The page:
Posted by James Cronin, Vice President of Engineering, NetSuite
Online shoppers expect a lot from their ecommerce companies today. No longer will they tolerate 48-hour delays in responses to email, or a 30-minute wait time to reach the call center. Their idea of what customer service should be like can be summed up by the common phrase "the right product at the right time to the right place at the right price." But more specifically, their top expectations from retailers are:
Fast turnaround on calls and emails. One frequently cited complaint of consumers is that companies take too long to reply to their queries. It's no longer acceptable to take 48 hours to reply to an email or return a phone call, nor do they tolerate being passed from agent to agent or put on hold for long periods. They expect to be helped quickly, or they'll move to the retailer’s social media presence to get help there. It's not smart to teach consumers to crowd your Facebook page with help requests, especially when most of those queries will have to be dealt with offline anyhow. Should you also happen to be slow in responding to their Facebook post, you also risk destroying your social media reputation. Work harder to ensure rapid replies to customer service phone calls and emails.
Flexible delivery options. Free and overnight shipping are common consumer expectations today, and virtually no consumer is willing to wait long for an order. With the increasing number of delivery services available from outsourcers, there's no reason a retailer can't provide fast, inexpensive delivery services that fit each customer's needs. Some providers will offer scheduled delivery windows so the consumer can plan to be home when the package comes, or will deliver to a post box or alternate address for a more convenient pickup. No excuses for slow or inconvenient deliveries.
Easy self-service. Sometimes customers want your help, but often they just want to help themselves without having to talk to an agent. One feature all retailers ought to provide is online account information, which usually includes information on their order, shipping status, updates such as if it's back ordered, and the ability to edit their own details. Another important self-service feature is an FAQ or knowledgebase with all commonly asked questions and answers. It should be easy to locate and use, with clear, concise information. While some companies use their self-help section as a barrier to prevent customers from reaching live customer service, that is not its proper role. Every self-help page should include information on how to contact a live agent as well as the company's phone and mailing address. An online retailer without that contact data will appear to customers as a shady business that isn't what it claims to be.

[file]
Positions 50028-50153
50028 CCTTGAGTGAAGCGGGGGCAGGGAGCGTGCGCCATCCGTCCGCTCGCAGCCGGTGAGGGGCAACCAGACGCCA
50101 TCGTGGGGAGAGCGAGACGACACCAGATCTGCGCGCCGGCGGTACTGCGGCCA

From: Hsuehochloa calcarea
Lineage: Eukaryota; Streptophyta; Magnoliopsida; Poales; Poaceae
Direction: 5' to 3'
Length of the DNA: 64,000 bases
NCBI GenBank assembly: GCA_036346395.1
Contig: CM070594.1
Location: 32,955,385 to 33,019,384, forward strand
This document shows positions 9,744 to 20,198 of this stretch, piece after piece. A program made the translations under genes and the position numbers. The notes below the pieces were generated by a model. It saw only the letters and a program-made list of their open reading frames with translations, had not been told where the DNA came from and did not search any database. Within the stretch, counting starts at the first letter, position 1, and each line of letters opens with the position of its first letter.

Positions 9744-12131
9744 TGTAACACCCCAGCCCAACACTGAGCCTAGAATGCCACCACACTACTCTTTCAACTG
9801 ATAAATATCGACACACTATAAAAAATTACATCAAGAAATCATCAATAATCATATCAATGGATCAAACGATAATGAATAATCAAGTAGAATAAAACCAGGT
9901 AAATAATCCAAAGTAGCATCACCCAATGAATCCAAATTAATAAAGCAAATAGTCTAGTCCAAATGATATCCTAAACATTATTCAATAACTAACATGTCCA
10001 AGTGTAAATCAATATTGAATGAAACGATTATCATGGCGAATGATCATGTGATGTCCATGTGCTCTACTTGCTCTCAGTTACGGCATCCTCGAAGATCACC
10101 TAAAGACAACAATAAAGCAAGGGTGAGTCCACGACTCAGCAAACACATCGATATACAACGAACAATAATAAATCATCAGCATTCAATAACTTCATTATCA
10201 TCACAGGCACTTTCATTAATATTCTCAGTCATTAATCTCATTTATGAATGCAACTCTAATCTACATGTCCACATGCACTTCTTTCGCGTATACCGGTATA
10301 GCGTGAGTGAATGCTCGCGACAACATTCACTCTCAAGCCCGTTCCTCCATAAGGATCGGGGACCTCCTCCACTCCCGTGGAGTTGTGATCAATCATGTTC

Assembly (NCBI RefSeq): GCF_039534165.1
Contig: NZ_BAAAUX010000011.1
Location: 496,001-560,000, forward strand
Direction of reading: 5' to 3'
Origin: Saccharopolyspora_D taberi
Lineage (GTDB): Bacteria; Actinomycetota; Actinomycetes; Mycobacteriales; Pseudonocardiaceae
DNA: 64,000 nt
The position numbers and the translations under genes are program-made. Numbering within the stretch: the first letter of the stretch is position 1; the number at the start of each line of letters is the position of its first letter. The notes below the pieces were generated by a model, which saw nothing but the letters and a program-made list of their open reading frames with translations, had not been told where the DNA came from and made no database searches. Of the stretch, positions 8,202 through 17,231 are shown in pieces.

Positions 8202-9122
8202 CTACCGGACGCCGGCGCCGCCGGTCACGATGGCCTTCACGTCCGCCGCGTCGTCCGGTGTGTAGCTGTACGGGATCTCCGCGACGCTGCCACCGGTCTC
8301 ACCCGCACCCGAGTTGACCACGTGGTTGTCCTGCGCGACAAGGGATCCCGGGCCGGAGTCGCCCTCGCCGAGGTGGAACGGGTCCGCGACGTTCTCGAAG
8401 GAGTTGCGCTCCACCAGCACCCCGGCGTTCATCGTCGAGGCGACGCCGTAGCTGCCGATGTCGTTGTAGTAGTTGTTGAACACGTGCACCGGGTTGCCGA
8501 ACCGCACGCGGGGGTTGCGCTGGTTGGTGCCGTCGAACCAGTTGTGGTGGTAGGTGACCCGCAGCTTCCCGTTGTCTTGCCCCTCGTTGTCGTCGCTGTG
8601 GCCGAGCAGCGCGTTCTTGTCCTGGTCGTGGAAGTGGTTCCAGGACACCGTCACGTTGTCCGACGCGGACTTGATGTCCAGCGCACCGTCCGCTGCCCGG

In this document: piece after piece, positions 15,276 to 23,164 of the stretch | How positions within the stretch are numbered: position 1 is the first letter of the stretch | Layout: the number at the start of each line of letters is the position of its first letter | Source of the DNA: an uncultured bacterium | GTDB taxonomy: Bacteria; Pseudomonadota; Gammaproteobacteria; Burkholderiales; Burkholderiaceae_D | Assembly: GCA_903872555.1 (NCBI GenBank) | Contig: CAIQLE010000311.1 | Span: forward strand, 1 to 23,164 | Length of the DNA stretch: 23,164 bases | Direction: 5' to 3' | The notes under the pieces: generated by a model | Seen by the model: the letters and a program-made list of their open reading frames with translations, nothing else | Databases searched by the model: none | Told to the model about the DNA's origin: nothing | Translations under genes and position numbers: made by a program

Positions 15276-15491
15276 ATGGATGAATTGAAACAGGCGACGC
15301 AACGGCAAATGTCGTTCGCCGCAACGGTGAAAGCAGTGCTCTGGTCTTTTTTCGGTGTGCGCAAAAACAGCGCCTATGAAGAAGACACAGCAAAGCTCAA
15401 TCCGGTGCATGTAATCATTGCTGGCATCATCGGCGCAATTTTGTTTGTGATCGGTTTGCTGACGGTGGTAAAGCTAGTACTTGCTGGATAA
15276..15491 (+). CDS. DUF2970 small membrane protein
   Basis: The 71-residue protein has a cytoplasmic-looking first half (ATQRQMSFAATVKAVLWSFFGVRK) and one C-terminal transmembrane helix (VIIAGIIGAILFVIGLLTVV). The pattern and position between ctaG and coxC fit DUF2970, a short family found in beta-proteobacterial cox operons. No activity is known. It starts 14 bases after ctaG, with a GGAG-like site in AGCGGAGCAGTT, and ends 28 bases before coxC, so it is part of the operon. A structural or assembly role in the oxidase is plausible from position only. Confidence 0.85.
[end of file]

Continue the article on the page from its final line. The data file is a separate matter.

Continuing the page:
Omnichannel integration. Multichannel commerce is a hot topic today. In reality, though, customers don't want multiple channels for customer service. They want one, unified channel, not a jumble of disconnected silos. So regardless of where and how a customer purchased a product, all of your employees from call center rep to shop floor clerk must be capable of assisting that customer and have access to the same customer data. A shop should be able to accept returns and exchanges of products bought online, help customers order online if the shop doesn't carry the product and trouble shoot account issues. Online agents should know which of their retail outlets are nearby and be able to deliver a product to a shop, as well as offer all of the same terms and specials that the brick and mortar outlets offer. No customer should encounter a sale in a store that isn't also available online. Bottom line: Retailers must act as one unified company that values all of its customers whether online or off.